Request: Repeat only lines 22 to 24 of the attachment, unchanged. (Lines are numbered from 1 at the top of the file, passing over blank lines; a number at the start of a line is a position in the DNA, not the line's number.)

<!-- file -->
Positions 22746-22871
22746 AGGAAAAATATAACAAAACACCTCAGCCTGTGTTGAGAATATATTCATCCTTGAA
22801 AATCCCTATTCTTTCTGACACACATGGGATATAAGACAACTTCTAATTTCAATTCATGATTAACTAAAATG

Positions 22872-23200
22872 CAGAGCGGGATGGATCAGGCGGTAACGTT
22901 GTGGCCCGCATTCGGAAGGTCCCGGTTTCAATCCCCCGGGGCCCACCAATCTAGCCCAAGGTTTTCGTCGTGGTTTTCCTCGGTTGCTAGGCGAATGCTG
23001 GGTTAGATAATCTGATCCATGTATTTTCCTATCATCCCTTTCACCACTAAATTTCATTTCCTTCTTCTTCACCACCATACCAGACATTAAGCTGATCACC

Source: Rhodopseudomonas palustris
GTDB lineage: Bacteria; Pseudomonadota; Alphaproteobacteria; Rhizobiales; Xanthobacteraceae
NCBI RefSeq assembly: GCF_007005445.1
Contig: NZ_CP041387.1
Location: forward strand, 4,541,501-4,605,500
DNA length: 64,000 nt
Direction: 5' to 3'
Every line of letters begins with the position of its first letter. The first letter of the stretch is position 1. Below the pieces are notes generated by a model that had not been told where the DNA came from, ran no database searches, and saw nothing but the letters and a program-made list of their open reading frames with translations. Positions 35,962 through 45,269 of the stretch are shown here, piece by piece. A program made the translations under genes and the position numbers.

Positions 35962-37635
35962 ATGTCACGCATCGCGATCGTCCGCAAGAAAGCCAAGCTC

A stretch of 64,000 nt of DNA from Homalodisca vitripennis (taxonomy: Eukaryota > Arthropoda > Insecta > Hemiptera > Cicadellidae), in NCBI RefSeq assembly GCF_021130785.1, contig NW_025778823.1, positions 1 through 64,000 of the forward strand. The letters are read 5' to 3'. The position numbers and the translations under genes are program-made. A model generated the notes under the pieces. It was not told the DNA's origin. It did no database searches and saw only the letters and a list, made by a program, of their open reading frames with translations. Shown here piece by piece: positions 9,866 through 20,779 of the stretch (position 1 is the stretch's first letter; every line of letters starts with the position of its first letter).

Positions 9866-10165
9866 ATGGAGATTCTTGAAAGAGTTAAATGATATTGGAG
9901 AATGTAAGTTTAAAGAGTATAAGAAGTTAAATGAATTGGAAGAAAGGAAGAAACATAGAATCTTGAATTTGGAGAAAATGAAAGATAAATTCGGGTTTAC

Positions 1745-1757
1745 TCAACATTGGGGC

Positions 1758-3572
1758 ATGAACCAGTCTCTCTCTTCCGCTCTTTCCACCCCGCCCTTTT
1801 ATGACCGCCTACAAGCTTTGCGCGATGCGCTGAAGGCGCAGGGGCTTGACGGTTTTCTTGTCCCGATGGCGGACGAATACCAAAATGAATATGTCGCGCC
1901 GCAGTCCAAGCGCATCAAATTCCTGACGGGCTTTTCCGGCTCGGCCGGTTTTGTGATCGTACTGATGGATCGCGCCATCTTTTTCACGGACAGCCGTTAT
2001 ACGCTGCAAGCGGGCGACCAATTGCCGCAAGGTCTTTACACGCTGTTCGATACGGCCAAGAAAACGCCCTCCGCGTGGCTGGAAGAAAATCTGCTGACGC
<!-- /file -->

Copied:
Positions 1745-1757
1745 TCAACATTGGGGC

Positions 1758-3572